Fit to Play with Jim Johnson: The bandwagon

Published: 06-12-2023 11:37 PM

Seen anyone use a NordicTrack lately? Tried pole dancing and couldn’t hang on?
What happened to Tae Bo, sauna suits, Power Balance bracelets, the Bodyblade and boot camps? Try a Teeter hangup if you are preparing to be a vampire bat. Looking for a Bowflex? Try the nearest landfill. Bandwagons come and go, leaving behind piles of Ab Coasters, Ab Rollers, Abdominizers and Thighmasters. Some of these actually work but lose their attraction, most because they do not provide quick results. Billions of dollars a year are spent perpetuating the myth of quick and easy. The Federal Trade Commission found that people were more likely to be taken in by weight loss scams than any other type of fraud.

Many of these quick fixes are related to body sculpting. Attractive women such as Denise Austin and Heidi Klum suggest you can be just like them if you use what they sell. Almost all of these are based on the myth of spot reduction. I wrote about spot reduction in an earlier column, pointing out that fat cannot be reduced in a specific area of the body by training the muscles underlying the fat. Equally mythical is wearing some form of sauna gear. Wearing rubber gear over your stomach will make you sweat; sweat is not fat. Also, forget vibrating away your rear end.

Like a lot of boys in the early 1950’s I wanted to be stronger; Charles Atlas was my childhood hero. His photo was on the back of almost every comic, advertising how he developed the body of a Greek God, how he went from a 90 pound weakling to king of the beach. I wanted the Greek God body but never bought his dynamic tension program using mostly static exercises. In 1953 two German physiologists published a groundbreaking paper on isometrics, claiming great results with only a six second muscle contraction. Isometrics flourished and died.

In 1970 the first Nautilus machine, accompanied with great fanfare, was delivered to a customer. Since humans are not equally strong throughout a range of motion, Arthur Jones designed Nautilus to allegedly adapt resistance to match the human. Everyone wanted Nautilus. The Boston Red Sox bought Nautilus. Studies showed that it only partially accommodated participants but a big advantage was the ease of changing resistance, reducing the time between exercises. Today, most every gym has some form of variable resistance machine.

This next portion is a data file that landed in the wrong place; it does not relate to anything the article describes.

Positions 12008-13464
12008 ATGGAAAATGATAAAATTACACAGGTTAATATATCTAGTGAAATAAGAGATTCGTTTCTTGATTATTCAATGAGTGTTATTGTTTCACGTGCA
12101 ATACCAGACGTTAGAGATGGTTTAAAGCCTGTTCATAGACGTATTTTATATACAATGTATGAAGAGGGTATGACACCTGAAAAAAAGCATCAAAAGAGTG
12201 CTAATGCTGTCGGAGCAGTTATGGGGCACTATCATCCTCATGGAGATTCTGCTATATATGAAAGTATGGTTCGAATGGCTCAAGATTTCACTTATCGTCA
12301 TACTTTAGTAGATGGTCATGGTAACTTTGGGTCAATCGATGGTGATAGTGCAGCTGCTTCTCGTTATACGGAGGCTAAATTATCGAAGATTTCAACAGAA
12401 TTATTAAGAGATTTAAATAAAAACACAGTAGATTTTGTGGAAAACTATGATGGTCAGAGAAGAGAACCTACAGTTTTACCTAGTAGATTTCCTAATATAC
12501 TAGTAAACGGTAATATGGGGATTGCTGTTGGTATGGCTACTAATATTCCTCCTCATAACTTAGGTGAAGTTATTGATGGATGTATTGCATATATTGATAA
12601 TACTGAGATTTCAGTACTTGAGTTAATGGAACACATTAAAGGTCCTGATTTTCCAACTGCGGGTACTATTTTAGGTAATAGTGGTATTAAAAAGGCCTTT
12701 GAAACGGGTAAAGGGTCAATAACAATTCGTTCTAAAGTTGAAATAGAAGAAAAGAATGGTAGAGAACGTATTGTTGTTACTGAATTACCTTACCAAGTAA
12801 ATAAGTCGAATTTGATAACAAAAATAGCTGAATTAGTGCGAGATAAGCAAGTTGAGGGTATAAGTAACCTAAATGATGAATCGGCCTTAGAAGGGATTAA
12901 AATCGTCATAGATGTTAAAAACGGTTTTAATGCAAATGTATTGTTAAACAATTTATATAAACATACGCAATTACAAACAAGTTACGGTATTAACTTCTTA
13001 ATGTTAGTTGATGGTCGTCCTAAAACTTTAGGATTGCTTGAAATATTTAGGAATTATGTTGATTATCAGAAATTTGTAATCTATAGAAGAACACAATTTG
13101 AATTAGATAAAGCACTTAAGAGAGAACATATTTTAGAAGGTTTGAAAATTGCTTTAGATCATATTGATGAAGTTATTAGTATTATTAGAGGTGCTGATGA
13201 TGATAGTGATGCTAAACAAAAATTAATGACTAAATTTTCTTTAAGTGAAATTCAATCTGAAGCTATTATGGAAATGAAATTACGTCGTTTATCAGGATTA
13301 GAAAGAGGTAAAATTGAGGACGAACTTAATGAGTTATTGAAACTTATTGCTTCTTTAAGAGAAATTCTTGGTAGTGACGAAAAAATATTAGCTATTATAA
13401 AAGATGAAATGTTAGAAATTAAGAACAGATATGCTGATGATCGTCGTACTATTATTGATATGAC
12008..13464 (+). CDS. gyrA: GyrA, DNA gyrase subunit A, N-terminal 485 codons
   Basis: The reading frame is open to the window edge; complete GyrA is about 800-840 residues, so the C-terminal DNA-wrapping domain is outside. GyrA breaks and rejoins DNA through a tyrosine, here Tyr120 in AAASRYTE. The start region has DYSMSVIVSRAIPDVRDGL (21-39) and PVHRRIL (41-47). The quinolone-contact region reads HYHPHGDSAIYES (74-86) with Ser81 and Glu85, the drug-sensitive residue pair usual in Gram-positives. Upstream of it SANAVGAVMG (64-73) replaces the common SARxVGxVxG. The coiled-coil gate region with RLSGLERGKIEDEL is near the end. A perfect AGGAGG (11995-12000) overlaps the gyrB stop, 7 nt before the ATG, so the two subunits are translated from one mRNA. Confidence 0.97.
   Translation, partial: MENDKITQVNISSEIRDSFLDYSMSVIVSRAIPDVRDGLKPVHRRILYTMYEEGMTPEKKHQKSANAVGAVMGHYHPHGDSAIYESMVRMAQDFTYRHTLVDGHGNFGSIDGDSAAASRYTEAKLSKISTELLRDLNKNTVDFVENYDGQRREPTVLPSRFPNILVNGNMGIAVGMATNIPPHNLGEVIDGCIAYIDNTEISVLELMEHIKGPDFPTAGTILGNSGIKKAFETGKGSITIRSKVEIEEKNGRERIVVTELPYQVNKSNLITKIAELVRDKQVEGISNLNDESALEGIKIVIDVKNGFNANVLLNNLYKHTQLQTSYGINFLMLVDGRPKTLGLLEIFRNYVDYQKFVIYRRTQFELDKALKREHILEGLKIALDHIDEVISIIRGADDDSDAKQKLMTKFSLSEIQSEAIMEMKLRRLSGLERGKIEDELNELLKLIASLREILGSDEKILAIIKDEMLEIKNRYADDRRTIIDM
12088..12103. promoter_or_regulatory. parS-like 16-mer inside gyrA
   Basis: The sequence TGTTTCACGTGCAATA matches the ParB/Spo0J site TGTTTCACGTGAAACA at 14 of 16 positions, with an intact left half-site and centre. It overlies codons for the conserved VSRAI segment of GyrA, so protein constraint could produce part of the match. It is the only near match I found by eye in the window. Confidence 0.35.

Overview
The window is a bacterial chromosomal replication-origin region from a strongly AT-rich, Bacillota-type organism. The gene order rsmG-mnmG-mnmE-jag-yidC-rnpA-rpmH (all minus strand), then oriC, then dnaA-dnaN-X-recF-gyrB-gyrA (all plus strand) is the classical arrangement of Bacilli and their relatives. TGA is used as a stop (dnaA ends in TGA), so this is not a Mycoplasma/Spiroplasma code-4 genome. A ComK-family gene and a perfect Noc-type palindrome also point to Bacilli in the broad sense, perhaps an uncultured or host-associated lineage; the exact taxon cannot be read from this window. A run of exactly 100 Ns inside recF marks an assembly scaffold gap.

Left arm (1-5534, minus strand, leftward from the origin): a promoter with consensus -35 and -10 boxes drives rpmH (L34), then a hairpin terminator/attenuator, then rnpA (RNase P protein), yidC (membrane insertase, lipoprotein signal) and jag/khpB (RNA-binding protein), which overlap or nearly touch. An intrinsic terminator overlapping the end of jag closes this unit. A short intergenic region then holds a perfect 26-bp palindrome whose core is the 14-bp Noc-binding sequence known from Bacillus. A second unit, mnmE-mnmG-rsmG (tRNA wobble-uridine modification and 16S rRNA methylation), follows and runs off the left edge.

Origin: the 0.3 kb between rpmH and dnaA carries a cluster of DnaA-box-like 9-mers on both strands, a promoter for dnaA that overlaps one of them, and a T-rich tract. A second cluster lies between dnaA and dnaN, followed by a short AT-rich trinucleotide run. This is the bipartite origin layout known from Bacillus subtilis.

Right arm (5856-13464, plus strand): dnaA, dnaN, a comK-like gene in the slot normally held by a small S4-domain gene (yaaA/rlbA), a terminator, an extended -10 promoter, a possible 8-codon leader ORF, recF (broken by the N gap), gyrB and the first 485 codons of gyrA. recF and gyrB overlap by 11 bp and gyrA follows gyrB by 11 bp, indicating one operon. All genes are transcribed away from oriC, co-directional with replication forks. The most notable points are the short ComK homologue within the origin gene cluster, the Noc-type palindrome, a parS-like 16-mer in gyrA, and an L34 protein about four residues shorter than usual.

Aerobics was born in 1968, resulting in millions of people taking up jogging along with billions of dollars in running shoes and millions of jogging injuries. Road and mountain biking flourished. Aerobic dance started in the 1970’s followed by similar programs such as Jazzercise. Today, they call it Zumba.

CrossFit was incorporated in 2000 in California and added gyms all around the country. One benefit is the group culture and support, but others have suggested it is somewhat of a cult. Some of their practices have been found to be dangerous, resulting in hospitalizations because of severe muscle damage.

Today, we have ‘the core.’ TV analysts treat the core as if it is The Holy Grail, suggesting that kinesiologists were not aware until recently of the area between the pelvic girdle and the ribs. Kinesiology texts from 70 years ago describe the importance of the muscles of the trunk, the muscles of the kinetic chain that transfer force from the ground to the upper body. Great athletes have trained their cores for years simply using body weight exercises — calisthenics.

Running, walking, swimming and cycling are here to stay, likewise, barbells and dumbbells. These are not fads. Exercises using your own body weight will continue. Group exercise to music is here to stay. Kettlebells and medicine balls have experienced resurgence but may not last. CrossFit will probably get sued. TV analysts will stop talking about the core. FitBits will lose their attraction. Peloton will diminish as people tire of someone yelling at them. Jumping rope comes and goes but only if you are fit. Ice baths?

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Develop your own personal bandwagon. Use your intuition, evolved over thousands of years, to know what feels right. Realize there is no quick and easy to fitness, that a good exercise program does not rely on gimmicks or tricks but on a systematic program you can repeat, that does not hurt you. Use the seasons to make changes, be creative, provide variety. Don’t just use prescribed exercise but seasonal activities such as gardening and mowing. Play something. Your body is awesome; don’t abuse it.

Jim Johnson is a retired professor of exercise and sport science after teaching 52 years at Smith College and Washington University in St. Louis. He comments about sport, exercise, and sports medicine. He can be reached at jjohnson@smith.edu

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